The infinitely elegant Comtesse de Ribes – fashion icon, designer, muse, philanthropist – is the subject of an upcoming exhibition at the Met (and this week's Lessons to Learn)...
Iris Apfel, Loulou de la Falaise, Diana Vreeland... It would be perfectly understandable to assume that the Instagram generation had done its work making household names of the 20th century’s great stylish individuals. Yet, Jacqueline de Ribes, one of the graceful coterie of women labelled “the Swans” by Truman Capote, has yet to achieve the tip-of-the-tongue recognition her sensational life deserves.
That’s all set to change with Jacqueline de Ribes: The Art of Style which opens at the Metropolitan Museum’s Costume Institute in New York on November 19. The exhibition charts the beguiling fashion life of a woman who owned only two dresses upon her marriage to Count Édouard de Ribes in 1948, but who went on to become a muse and collaborator with the likes of Yves Saint Laurent and Valentino, as well as a designer in her own right. At 86, de Ribes is of course just as elegant now as the fabulous tales of her earlier stylish escapades suggest. So, what can this icon of French refinement teach us?
1. Being a “slashie” is the most stimulating of careers
Given that she married into a vastly wealthy family, Countess de Ribes could happily have spent her life in a haze of luxurious social engagements. Instead, her unerring enthusiasm and creativity has seen her embrace a rich variety of occupations, a very elevated kind of precursor to today’s DJ/jeweller/yoga teachers.
In the late 1950s, de Ribes became involved with the International Ballet of the Marquis de Cuevas, eventually becoming manager following the death of its founder, George de Cuevas. She even struck upon the genius marketing idea of recruiting Geraldine Chaplin (the 17 year-old daughter of Charlie) to dance in a production of Prokofiev’s Cinderella.
In a groundbreaking move, de Ribes was among the first high-flying fashion customers to launch her own label in 1983. Her inaugural show was hosted at the home of Yves Saint Laurent and Pierre Bergé, who sat in the front row alongside Ungaro and Valentino (in those days, it was really not the done thing for designers to attend one anothers’ shows). “Everybody was prepared to ridicule the society lady making fashion. But she made beautiful clothes,” WWD’s John Fairchild told Vanity Fair. “Jacqueline’s an elegant lady with a naughty twist.” De Ribes has also written columns for Marie Claire magazine, produced TV shows and raised huge amounts for charity.
2. It’s rather chic to inspire a television character
Joan Collins’ portrayal of Alexis Colby in Dynasty has become television legend. When she was creating the character, it was de Ribes whom Collins looked to as a real-life muse. However, De Ribes’ status inspirational abilities aren’t limited to soap operas. Jean Paul Gaultier dedicated an haute couture collection to the Countess in 1999. He called it, Divine Jacqueline.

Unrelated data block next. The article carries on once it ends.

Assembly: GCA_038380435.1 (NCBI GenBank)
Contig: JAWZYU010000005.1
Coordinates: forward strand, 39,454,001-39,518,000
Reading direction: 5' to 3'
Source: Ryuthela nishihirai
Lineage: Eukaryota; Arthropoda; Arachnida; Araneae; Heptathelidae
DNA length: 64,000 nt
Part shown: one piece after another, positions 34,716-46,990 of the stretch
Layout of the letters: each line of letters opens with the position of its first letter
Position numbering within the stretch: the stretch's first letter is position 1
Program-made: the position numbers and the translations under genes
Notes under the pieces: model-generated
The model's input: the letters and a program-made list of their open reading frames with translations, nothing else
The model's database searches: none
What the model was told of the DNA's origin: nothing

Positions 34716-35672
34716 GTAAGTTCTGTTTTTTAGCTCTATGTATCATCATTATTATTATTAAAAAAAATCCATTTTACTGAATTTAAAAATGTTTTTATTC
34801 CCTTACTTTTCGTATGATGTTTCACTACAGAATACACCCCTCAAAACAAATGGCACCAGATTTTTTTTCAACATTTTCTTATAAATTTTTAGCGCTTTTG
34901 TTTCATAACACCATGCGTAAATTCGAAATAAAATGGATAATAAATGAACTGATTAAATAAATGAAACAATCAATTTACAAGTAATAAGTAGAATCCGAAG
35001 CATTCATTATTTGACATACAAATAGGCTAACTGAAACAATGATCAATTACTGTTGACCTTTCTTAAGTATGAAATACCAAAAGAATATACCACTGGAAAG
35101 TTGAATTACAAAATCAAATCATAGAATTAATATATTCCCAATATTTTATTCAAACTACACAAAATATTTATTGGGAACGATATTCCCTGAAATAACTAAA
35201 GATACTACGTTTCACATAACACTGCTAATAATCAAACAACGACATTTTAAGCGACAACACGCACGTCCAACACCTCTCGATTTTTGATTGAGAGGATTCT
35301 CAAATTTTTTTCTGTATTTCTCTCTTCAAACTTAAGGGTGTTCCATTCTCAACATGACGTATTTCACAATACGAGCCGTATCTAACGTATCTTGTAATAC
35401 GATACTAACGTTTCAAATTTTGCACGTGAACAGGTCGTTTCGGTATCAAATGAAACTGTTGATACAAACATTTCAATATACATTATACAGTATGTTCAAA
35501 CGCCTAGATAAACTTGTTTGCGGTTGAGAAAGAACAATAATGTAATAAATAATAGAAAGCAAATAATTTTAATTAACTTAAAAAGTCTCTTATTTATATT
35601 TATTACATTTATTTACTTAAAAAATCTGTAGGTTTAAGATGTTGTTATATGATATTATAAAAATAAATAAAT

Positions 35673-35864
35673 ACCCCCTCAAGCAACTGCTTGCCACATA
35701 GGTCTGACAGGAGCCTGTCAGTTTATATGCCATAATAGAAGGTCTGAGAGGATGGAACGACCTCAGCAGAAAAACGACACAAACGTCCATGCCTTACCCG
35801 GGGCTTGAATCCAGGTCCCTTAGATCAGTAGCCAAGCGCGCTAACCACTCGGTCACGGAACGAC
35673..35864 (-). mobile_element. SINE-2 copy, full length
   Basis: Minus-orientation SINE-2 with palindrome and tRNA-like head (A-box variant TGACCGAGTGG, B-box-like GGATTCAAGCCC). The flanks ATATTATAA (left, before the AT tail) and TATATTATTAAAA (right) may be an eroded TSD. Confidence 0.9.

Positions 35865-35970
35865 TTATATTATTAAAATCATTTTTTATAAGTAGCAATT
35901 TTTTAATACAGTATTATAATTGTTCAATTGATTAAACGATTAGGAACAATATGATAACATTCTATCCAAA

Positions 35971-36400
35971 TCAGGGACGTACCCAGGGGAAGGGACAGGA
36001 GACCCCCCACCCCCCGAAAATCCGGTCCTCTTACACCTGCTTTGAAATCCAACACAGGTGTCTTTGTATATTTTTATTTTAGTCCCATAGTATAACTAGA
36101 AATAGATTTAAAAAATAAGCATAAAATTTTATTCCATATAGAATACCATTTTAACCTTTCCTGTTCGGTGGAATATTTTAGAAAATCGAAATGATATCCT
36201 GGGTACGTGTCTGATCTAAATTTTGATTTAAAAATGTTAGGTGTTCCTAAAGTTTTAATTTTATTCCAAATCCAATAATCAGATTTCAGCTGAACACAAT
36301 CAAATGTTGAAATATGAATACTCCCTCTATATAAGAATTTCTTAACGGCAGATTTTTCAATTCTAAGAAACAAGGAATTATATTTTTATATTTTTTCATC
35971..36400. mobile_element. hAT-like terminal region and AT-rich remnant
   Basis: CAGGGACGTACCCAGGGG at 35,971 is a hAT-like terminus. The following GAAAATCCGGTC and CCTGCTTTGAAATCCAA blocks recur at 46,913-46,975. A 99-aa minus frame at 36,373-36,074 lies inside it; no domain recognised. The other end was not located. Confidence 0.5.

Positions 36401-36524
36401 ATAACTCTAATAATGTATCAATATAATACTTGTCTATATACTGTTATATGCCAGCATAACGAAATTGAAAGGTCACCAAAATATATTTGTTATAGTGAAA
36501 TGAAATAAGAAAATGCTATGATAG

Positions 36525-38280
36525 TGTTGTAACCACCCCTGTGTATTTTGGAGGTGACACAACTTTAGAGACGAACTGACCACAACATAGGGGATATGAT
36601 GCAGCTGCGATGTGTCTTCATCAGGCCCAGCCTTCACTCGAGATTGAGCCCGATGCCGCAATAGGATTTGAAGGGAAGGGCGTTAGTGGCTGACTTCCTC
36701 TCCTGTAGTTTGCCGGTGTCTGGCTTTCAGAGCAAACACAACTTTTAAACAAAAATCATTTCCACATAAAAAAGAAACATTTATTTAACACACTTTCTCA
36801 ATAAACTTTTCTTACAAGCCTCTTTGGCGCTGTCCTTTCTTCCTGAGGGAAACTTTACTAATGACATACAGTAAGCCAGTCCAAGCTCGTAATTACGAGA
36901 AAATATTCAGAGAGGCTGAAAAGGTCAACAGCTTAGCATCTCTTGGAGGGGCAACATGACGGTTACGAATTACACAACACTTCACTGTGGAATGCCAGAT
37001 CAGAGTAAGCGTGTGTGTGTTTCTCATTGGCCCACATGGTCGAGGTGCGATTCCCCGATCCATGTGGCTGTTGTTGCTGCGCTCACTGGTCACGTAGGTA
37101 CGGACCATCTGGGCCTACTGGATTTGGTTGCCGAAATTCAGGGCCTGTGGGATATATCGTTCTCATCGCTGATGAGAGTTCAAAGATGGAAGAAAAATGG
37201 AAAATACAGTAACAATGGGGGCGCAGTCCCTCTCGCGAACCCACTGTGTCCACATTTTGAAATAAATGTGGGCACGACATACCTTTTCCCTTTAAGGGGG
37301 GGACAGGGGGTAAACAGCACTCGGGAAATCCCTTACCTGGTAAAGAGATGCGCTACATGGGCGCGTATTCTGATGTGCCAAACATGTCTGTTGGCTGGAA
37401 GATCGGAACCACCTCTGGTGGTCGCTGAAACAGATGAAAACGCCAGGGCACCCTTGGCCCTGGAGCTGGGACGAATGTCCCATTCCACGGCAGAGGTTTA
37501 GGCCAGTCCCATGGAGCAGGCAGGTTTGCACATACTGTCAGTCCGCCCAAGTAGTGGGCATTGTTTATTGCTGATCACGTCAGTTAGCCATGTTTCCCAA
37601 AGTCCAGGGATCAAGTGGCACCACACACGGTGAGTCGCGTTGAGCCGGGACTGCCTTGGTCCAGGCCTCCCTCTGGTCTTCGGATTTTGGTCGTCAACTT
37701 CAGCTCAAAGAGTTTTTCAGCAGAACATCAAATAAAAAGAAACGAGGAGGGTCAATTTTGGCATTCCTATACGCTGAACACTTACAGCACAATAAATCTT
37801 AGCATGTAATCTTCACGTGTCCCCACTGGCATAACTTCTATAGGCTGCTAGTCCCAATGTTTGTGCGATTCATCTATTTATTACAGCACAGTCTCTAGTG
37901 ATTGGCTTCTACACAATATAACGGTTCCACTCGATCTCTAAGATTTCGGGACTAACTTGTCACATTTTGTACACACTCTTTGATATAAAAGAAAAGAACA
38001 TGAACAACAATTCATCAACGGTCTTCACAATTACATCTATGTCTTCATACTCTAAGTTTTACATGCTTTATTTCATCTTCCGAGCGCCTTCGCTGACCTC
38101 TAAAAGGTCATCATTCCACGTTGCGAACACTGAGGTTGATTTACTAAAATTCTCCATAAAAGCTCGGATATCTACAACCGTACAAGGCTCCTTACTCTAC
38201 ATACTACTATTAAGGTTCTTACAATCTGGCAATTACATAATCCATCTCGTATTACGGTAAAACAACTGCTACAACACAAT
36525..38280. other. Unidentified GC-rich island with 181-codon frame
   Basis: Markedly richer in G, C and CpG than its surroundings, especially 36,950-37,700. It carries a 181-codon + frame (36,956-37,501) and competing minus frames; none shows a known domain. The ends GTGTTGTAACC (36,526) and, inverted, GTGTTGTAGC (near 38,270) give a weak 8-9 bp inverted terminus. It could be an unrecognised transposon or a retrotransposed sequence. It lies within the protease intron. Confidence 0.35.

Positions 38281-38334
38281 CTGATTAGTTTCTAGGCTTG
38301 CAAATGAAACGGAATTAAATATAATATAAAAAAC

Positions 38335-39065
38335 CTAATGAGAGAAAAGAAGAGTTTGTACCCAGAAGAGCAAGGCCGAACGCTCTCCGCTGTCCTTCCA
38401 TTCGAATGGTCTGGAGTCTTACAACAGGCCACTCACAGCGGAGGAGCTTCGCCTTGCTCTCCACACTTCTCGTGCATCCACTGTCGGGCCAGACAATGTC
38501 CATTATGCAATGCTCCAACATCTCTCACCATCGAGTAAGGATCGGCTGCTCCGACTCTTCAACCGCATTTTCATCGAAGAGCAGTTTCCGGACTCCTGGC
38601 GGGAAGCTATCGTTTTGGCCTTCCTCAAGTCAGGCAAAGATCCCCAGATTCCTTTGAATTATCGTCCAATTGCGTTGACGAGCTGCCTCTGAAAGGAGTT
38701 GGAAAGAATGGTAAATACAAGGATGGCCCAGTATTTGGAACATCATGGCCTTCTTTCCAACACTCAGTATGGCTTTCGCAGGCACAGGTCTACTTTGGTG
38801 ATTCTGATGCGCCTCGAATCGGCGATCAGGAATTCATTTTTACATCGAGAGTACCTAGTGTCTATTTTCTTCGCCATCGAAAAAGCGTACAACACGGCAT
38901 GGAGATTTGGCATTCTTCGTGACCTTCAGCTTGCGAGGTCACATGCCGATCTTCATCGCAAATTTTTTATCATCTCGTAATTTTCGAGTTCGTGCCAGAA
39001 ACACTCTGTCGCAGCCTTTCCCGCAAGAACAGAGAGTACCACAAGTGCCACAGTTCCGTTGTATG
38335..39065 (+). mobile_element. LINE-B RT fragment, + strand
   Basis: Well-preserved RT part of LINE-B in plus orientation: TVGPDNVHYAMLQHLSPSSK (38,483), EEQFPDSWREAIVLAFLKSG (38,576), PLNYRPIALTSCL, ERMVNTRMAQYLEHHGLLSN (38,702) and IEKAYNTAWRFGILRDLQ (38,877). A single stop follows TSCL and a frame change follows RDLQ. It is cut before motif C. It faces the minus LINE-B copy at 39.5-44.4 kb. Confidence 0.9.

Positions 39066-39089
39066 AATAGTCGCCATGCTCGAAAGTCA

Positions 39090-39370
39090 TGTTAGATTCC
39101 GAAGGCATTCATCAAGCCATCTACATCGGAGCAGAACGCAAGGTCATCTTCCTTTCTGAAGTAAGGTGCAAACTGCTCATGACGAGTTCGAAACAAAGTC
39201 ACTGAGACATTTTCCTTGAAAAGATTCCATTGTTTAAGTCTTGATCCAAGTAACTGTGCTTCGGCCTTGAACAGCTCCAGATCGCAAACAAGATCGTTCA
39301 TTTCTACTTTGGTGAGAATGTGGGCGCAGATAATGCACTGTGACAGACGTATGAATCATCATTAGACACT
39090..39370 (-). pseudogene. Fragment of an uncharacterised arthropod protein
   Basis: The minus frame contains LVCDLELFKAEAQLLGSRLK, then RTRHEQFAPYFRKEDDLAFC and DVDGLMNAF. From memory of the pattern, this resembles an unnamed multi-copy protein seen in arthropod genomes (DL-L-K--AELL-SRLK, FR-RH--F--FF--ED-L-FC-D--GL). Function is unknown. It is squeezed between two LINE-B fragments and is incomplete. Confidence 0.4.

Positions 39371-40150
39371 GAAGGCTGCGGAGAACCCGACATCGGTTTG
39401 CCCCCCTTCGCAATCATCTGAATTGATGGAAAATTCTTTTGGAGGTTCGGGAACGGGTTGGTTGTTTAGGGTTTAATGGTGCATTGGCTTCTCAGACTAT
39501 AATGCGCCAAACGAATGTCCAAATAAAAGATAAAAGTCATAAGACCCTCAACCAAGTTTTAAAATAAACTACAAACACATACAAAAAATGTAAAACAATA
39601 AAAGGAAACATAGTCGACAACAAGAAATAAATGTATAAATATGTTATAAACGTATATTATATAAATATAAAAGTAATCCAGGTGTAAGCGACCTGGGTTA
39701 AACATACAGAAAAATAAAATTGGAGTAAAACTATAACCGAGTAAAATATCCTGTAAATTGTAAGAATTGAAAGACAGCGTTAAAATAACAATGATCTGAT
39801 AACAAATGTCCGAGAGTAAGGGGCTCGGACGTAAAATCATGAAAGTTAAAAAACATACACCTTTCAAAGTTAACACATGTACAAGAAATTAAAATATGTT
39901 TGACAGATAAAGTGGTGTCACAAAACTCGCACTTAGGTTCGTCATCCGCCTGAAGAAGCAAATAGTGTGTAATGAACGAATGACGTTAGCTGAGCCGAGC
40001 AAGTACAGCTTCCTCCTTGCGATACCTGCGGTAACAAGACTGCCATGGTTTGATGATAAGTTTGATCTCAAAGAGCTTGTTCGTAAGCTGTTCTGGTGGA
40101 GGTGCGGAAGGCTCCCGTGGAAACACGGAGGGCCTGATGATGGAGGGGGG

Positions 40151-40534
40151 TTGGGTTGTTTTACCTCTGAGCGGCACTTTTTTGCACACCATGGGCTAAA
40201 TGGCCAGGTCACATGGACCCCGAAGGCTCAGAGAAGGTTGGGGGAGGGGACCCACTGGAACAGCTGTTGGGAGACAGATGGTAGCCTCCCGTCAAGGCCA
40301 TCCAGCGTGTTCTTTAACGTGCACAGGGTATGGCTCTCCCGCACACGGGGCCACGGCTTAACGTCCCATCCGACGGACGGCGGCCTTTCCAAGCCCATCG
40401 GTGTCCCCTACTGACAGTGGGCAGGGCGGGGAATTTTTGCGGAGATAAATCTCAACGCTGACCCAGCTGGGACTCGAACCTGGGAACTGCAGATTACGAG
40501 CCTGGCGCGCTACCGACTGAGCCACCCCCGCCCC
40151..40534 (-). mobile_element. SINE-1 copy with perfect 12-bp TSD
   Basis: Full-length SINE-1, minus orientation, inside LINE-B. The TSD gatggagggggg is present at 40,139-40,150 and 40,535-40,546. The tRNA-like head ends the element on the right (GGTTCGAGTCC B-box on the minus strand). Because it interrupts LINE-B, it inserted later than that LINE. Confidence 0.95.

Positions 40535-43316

3. Customise your couture
Oscar de la Renta once described Jacqueline de Ribes magnificent entrance to a party thus: “An exotic vision, the aristocratic beauty was swaddled from the pinnacle of her tasseled hat to the tips of her pointed slippers in a fantastically opulent Turkish disguise, ingeniously cobbled together by the Vicomtesse herself from three of her old haute couture dresses; organza lamé from a remnant market; and a sable cape, acquired from an impoverished ballerina.” While it’s improbable that any of us own any “old” couture to craft into fancy dress attire, there’s inspiration in the idea of delighting in and experimenting with the possibilities our wardrobes afford us.
4. Make your life too fantastical to be memoir-worthy
While it’s almost certain that de Ribes’ autobiography would be a bestseller, she has said that a book will never happen. The reason? Quite simply that nobody would believe it. Considering de Ribes’ life has been punctuated by such episodes as childhood attempts to poison the nanny, sharing a home with the Gestapo and attending a party at which an Italian princess came dressed as her, this is entirely logical.
5. Even fabulous people have an occasional crisis of confidence
While dining in New York one lunchtime in the early 1950s, Jacqueline was approached by then fashion editor of Harper’s Bazaar, Diana Vreeland. Captivated by de Ribes’ otherworldly look, she declared that she would like Richard Avedon to shoot her the following day. De Ribes rushed to the hairdresser and beautician, transforming herself for the session. Yet, on arrival Vreeland declared, ’I want you to be how you were yesterday!’ It proved a valuable lesson in confidence and originality.
6. Never doubt the possibility of a spectacular comeback
In the 1990s, Jacqueline de Ribes suffered a series of health issues and was forced to close her design label. That might have been her cue to retire to a quiet life away from the public eye. Yet, with the Légion d’honneur which she received from the French state in 2010 and the Met’s soon-to-be unveiled exhibit, a fittingly elegant comeback seems to have been perfectly orchestrated.
Jacqueline de Ribes: The Art of Style runs from November 19, 2015 to February 21, 2016 at The Costume Institute, the Metropolitan Museum of Art.